Emergent Management of Malaria 

Updated: Jul 16, 2021
Author: Grant Wei, MD, FAAEM, FACEP; Chief Editor: Jeter (Jay) Pritchard Taylor, III, MD 

Overview

Malaria is the most deadly vector-borne human disease in the world.[1] Although typically an illness of tropical regions of the world, more than 2000 cases of malaria are diagnosed in the United States each year, with nearly all originating from outside the country. Of these, approximately 300 patients have severe disease.[2] In Latin America, malaria is known as paludismo. Blackwater fever refers malarial hemoglobinuria, which is characterized by dark urine. This occurs in some cases of malaria and results from severe red blood cell (RBC) hemolysis.[3]

There are over 120 Plasmodium species identified as capable of infecting mammals, birds, and reptiles. Of these there are six species that most regularly infect humans. P falciparum and P knowlesi cause the most severe morbidity and mortality, particularly among African children. Plasmodium vivax typically causes relatively milder disease. Relatively less is known about Plasmodium ovale curtisi and Plasmodium ovale wallikeri, however disease is typically of similar course and severity of vivax malaria. Plasmodium knowlesi is primarily in Southwest Asia.

The infection that causes malaria is transmitted exclusively by mosquitos in the genus Anopheles. In addition to infecting mosquitos and humans, other primates, bats, birds, and lizards can also be infected. With increasingly active worldwide travel, urbanization, travel to remote endemic areas, and human interaction with wild animals, humans are becoming more exposed to the risk for zoonotic diseases. Although the general global trend of malaria has decreased and stabilized over the last few decades,[4]  there is an anticipation that global warming will increase the incidence of malaria worldwide. Proposed mechanisms include increased global temperatures causing an accelerated plasmodium life cycle, as well as increased rain in endemic regions providing larger capacity for the Anopheles mosquito habitat. It is estimated that Africa and Southeast Asia will be the most effected regions in this regard, and that there is an estimated 20% increase in mortality of children aged 0–4 in the worst hit regions by the end of the 21st century.[5]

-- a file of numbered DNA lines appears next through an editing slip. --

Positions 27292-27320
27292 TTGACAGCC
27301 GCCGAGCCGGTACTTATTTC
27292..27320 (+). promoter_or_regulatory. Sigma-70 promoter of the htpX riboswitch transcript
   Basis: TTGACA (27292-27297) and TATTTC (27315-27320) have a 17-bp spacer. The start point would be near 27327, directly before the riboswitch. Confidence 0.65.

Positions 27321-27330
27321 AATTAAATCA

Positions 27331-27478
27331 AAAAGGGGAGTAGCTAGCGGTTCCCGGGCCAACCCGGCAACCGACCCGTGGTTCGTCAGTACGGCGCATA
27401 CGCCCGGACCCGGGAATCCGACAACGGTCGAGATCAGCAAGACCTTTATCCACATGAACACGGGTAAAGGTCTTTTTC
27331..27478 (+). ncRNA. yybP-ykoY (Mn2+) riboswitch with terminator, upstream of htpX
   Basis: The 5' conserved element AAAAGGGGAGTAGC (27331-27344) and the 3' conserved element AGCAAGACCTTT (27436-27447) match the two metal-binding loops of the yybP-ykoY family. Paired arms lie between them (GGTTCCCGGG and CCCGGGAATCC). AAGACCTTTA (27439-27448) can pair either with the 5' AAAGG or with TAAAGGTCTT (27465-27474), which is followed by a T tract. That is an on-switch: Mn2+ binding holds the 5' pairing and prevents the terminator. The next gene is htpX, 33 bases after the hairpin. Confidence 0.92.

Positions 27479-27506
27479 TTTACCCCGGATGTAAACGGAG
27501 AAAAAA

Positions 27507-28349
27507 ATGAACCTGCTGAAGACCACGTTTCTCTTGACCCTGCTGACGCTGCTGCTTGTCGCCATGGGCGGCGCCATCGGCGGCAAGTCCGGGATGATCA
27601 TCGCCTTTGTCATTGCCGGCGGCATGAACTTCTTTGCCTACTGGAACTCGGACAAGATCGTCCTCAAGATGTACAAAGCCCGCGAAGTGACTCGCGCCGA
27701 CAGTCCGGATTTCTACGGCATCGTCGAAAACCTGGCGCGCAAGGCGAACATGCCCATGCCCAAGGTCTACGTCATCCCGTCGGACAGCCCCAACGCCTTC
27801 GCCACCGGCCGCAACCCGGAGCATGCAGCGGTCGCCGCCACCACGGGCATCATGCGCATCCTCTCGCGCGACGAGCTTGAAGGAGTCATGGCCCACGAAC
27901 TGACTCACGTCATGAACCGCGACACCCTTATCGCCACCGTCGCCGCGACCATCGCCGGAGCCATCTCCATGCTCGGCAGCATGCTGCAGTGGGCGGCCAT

The World Health Organization (WHO) reports that there are 97 countries in which malarial disease transmission occurs, with 40% of the world’s population at risk for infection and hundreds of millions of cases and hundreds of thousands of deaths annually, mostly in children, and over 90% in sub-Saharan Africa.

The emergency physician practicing in what are typically considered nonendemic countries, such as the United States, should have a high index of suspicion for malaria and other infectious zoonotic diseases, including other hemorrhagic fevers (eg, dengue or, less commonly, Ebola virus infection), in patients who present with a history of fever and travel or immigration from an endemic region. Viral hemorrhagic fever may present similarly.

Failure to consider malaria in the differential diagnoses of a febrile illness following such travel, even if seemingly temporally remote, and even when antimalarial prophylaxis medications have been reportedly taken as directed, can result in significant morbidity or mortality, especially in children and pregnant or immunocompromised patients. Clinical relapse with infections due to dormant P vivax and P ovale can recur months after the initial infection, even one that has been treated.